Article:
"I enjoy wicket-keeping on turning tracks because on such wickets more balls are coming towards you and as a result, as a wicketkeeper, you have to remain focused all the time. I really enjoy wicket-keeping against Ashwin and Jadeja," said Saha.
The 32-year-old, who represents Bengal in the domestic circuit, also insisted that it was important for a wicketkeeper to keep his concentration and focus all the time, especially on a turning wicket.
Saha had to wait for long to prove his mettle as a wicket-keeper as Mahendra Singh Dhoni ran the show for the Indian Team.
But after Dhoni announced his retirement from Test cricket in 2015, the opportunity provided itself before Saha to establish himself as India's first choice wicketkeeper in the longer version of the game.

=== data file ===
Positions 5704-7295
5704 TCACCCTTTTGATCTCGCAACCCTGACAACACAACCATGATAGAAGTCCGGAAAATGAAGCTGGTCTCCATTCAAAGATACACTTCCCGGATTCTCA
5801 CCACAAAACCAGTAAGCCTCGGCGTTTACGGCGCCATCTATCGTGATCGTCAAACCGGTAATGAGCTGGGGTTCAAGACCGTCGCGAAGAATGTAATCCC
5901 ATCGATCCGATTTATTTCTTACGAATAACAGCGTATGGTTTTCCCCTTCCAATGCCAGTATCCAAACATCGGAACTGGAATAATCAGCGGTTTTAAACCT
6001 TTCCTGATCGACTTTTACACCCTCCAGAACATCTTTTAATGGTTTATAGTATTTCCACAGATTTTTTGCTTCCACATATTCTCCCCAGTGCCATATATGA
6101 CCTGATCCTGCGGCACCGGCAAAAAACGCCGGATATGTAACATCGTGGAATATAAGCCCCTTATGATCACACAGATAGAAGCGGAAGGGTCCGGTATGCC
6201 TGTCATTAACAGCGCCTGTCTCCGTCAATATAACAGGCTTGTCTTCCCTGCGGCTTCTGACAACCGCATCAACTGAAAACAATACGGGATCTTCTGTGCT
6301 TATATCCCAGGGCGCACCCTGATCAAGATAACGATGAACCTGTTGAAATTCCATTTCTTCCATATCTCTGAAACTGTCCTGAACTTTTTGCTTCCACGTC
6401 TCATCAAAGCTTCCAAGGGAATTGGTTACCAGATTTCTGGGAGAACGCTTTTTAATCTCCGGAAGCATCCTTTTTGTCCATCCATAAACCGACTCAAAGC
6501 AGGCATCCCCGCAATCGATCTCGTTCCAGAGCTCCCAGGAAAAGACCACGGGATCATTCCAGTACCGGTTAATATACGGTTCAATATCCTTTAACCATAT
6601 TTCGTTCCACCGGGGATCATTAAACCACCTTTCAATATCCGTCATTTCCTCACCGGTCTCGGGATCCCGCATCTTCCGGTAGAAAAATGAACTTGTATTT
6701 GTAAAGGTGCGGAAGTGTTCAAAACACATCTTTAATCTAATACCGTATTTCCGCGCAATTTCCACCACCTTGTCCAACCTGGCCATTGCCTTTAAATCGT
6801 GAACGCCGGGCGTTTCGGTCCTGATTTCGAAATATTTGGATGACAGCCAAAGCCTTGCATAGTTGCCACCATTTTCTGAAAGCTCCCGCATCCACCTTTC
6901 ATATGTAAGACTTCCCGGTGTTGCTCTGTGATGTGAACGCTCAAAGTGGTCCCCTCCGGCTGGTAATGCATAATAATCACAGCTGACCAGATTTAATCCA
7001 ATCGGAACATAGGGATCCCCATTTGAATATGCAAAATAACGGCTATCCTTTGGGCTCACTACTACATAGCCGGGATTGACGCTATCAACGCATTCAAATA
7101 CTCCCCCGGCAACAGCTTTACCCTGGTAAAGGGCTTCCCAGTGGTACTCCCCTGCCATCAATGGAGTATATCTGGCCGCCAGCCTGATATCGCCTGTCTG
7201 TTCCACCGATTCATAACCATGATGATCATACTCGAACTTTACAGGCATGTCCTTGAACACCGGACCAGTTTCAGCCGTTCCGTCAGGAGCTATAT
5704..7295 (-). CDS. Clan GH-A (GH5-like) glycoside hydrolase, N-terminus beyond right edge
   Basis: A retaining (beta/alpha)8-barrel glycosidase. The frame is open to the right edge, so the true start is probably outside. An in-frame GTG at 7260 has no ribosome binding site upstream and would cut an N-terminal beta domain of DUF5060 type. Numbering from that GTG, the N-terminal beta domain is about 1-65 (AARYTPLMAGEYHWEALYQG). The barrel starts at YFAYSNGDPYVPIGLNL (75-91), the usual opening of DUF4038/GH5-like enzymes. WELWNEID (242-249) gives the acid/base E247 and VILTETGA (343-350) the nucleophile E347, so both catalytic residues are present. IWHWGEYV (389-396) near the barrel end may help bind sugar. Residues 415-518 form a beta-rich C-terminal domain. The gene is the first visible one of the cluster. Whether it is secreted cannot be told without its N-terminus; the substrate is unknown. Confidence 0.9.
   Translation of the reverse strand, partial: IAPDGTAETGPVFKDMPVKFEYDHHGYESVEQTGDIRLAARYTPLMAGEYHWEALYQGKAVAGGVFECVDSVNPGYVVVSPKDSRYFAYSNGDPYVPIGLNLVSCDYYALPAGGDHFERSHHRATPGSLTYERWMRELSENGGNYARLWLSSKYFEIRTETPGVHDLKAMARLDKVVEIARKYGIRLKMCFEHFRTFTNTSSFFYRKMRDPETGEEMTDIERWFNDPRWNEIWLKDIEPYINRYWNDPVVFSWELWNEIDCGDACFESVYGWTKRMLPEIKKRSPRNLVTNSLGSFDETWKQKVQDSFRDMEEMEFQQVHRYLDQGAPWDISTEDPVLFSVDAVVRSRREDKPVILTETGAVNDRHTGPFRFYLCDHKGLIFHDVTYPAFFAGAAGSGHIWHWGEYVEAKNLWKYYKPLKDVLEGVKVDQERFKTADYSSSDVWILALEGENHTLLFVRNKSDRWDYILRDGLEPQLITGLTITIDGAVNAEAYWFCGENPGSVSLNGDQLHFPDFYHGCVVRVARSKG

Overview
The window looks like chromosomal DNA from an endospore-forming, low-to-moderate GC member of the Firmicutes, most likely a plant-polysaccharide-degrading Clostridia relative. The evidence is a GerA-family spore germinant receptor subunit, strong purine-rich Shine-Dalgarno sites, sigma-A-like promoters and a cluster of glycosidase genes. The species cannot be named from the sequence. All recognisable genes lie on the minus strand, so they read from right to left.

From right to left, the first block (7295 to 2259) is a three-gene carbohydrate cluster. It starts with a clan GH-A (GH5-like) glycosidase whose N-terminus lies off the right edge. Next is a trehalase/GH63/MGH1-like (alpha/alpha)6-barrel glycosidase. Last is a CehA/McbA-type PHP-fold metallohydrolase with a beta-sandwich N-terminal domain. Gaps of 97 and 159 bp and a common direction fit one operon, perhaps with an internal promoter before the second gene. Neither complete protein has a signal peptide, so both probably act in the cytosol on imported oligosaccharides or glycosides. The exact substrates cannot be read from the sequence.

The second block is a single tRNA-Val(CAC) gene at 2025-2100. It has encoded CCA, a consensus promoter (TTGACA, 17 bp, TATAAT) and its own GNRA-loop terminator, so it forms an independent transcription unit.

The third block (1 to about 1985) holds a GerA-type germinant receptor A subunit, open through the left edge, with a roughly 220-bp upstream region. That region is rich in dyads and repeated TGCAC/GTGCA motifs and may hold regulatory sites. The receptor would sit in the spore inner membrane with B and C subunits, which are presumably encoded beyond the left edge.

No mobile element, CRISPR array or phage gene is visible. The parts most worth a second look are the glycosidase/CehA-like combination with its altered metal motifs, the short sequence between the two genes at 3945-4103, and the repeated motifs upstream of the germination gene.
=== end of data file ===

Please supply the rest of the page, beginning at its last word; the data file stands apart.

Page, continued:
And in just over two and a half years, the 32-year-old has gone on to become one of the team's most prized assets.
Skipper Virat Kohli, after the Colombo Test, confirmed the same when he said that he felt Saha was the best in this format.
India won the second Test against Sri Lanka by an innings and 53 runs at the Sinhalese Sports Club (SSC) on Sunday to take an unassailable 2-0 lead in the three-match series.
"Four byes on that sort of pitch speaks volumes of the kind of ability he (Saha) has.He's right up there in world cricket among the very best. He's the best keeper in this format right now, I'd say," Kohli said after the second Test.
When asked about his role in DRS, Saha said, "Virat always asks me and Rahane about our views on a particular decision. He asks whether we are 100 percent sure or not. Only then, he (Kohli) takes his decision whether to go for DRS or not."
The wicketkeeper-batsman, who usually bats lower down the order, also insisted that it doesn't matter to him whether he bats at number 6, 7 or 8, his game is to play aggressive cricket and if there's a ball to be hit, he will hit.
(With ANI Inputs).